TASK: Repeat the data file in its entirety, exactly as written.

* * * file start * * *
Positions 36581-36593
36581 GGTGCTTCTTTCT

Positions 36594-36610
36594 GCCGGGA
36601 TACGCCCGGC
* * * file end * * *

Positions 36581-36593
36581 GGTGCTTCTTTCT

Positions 36594-36610
36594 GCCGGGA
36601 TACGCCCGGC